Unwins Seeds

Woven willow plants - easy, stylish and great for your garden

02 June 2016 | Posted in Gardening by The Unwins Family

These beautiful woven-willows featured at the RHS Chelsea Flower Show this year and they looked stunning. Here are just some of their amazing attributes:

  • Quick to establish
  • Fully frost-hardy
  • Plants won’t outgrow your garden – trunk remains at a manageable 50cm (20in)
  • Choose whether you want a ‘loose-leaf’ look or a ‘tidy topiary’ look
  • Permanent plants with lovely leaves that come back year after year

You can create a show-worthy display in your own garden with these wonderful willows whether you choose to grow them as trees or handy and attractive hedging.

 

HERE'S HOW!!

Mini-trees for your flowerbed

WW tree in flowerbedCreate small yet permanent trees that form the mainstays of your flowerbeds and effective natural structure.

  • Choose to position the willow wands® as focal-points in your flower bed, planting your wands at least 1m (36in) apart.
  • Fluff up soil surface where you plan to plant, and incorporate a little compost (multi-purpose or John Innes No. 3).
  • Insert the wands into the soil to a depth of 15cm (6in) and firm into the soil.
  • Remove the green buds from the bottom of the wand, working upwards, leaving the buds at the top 10cm (4in) of the wand. These will develop into a lollipop of leaves. Continue to remove the green buds throughout the season.
  • Trim the branches at least twice throughout the summer. For a denser, more compacted crown prune the branches to 8-10cm (3 ½ - 4in). For a more natural, looser look prune branches back to 15-20cm (6-8in).

 

 

 

 

 

Effective container trees

WW in containerThis is great if you want to create an effective entrance. Planted in containers on either side of your door you’ll create a formal, sophisticated and lovely look and you don’t even need a garden!

  • Choose two identical containers and place on either side of a doorway.
  • Fill with John Innes No. 3 compost to around 5cm (2in) from the top of the container.
  • Plunge in the wand to a depth of 15cm (6in).
  • Maintain as you would if grown in flower beds (described above), ensuring that soil never dries out.

 

 

 

 

Handy hedging

WW hedge by doorHedging is both attractive and handy. A hedge can protect low-growing bedding and crops including fruit bushes from the wind. A willow hedge will also provide a natural boundary for your garden.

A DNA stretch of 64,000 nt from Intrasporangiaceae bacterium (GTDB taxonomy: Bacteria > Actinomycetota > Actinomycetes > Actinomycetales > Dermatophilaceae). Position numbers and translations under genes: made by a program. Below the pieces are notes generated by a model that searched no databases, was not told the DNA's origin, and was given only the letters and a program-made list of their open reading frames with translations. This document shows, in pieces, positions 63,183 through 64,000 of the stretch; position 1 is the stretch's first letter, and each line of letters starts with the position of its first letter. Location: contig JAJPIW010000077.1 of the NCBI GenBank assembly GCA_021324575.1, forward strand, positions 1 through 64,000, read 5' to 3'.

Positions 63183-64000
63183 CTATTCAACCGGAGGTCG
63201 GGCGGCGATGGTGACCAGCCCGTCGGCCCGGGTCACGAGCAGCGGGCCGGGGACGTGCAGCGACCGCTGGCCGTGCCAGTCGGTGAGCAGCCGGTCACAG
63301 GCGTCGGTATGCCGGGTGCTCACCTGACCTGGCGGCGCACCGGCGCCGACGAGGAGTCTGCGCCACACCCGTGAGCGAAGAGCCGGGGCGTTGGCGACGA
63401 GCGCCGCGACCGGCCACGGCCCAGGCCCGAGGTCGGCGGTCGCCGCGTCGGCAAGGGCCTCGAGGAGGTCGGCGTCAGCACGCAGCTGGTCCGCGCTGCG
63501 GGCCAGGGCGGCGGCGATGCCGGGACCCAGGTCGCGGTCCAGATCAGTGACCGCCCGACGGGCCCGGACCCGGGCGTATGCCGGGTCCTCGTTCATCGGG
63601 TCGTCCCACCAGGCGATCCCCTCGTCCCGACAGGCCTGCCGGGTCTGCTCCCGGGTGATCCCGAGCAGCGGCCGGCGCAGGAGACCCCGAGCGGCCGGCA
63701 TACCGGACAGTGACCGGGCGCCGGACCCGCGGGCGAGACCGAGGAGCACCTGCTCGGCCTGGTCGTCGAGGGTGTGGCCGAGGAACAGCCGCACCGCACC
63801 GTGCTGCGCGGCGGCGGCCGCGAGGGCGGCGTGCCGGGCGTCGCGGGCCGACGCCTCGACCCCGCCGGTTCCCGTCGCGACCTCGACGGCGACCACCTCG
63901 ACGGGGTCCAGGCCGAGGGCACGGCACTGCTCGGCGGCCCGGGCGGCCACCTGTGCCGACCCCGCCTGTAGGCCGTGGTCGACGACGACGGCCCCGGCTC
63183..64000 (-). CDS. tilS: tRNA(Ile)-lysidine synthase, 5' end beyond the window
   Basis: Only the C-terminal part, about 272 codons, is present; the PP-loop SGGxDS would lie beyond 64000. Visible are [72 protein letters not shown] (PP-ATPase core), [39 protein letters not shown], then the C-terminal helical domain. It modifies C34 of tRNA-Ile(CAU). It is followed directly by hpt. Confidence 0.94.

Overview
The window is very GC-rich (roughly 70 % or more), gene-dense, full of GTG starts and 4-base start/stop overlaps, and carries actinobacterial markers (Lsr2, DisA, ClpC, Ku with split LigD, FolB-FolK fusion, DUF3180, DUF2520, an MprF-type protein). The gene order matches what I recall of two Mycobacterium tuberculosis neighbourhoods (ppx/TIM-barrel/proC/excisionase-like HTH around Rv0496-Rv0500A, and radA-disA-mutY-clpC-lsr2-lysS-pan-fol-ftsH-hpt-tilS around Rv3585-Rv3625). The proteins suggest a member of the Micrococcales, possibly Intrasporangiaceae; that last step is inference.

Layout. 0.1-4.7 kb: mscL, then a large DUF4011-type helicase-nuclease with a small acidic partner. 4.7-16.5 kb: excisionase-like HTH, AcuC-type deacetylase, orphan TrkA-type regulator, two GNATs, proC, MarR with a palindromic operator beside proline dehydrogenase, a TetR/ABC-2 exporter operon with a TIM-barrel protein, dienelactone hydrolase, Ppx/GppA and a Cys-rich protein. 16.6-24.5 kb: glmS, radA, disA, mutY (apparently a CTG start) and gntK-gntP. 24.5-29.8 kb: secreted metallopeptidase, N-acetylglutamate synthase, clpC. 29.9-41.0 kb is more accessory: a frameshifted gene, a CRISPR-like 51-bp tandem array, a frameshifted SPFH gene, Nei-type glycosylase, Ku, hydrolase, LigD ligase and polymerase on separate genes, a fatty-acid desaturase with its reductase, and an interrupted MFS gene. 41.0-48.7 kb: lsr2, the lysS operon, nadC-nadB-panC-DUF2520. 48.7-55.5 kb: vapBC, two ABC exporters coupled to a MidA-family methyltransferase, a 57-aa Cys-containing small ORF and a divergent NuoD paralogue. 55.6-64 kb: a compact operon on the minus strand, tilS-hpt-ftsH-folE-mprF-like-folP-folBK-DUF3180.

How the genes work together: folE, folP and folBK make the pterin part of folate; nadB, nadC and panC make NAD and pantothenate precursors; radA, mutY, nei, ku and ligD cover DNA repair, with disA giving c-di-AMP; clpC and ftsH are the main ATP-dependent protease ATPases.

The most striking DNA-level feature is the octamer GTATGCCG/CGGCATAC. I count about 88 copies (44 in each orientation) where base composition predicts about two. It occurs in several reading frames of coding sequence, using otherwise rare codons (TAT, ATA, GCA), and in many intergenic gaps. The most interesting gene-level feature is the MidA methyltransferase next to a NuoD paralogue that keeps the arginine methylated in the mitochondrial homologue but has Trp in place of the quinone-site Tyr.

• Add bulky compost to the area of soil you plan to plant your willow hedge.
  • Insert the wands into the soil to a depth of 15cm (6in) and firm into the soil.
  • Plant the wands at a distance of 60cm (24in) apart. The leaves will knit together to form a line of leaves and a handy hedge. For a tighter knit of leaves plant wands a little closer together.
  • Trim the branches at least twice throughout the summer. For a denser, more compacted crown prune the branches to 8-10cm (3 ½ - 4in). For a more natural, looser look prune branches back to 15-20cm (6-8in).

If you want to create a 'hedge on stilts'- remove the green buds up the wands, leaving the buds at the top 10cm (4in) of the wands. If you want a dense hedge, don't remove green buds.

Please check for nesting birds when pruning hedges in summer.

 

 

TOP TIPS FOR ONGOING SUCCESS

  • If you can’t plant the wands straight away, pop stems into a bucket filled with 10cm (4in) of water for a maximum of 7-10 days.
  • Plant in partial shade and soil that is always kept moist. Avoid dry, sandy soils and be sure not to let containers dry out.
  • For mini trees and handy hedging - do not allow to dry out
  • Trim in early August for the last time before winter.
  • Trim in early spring each year before bud burst to encourage new growth.
  • If wands are exposed to heavy wind, be sure to trim the stems more often.
  • Do not remove buds above the 'wrap-around' collar at the top of the wands.
  • Feed with a general purpose fertiliser after 2-3 months after planting.

 

 

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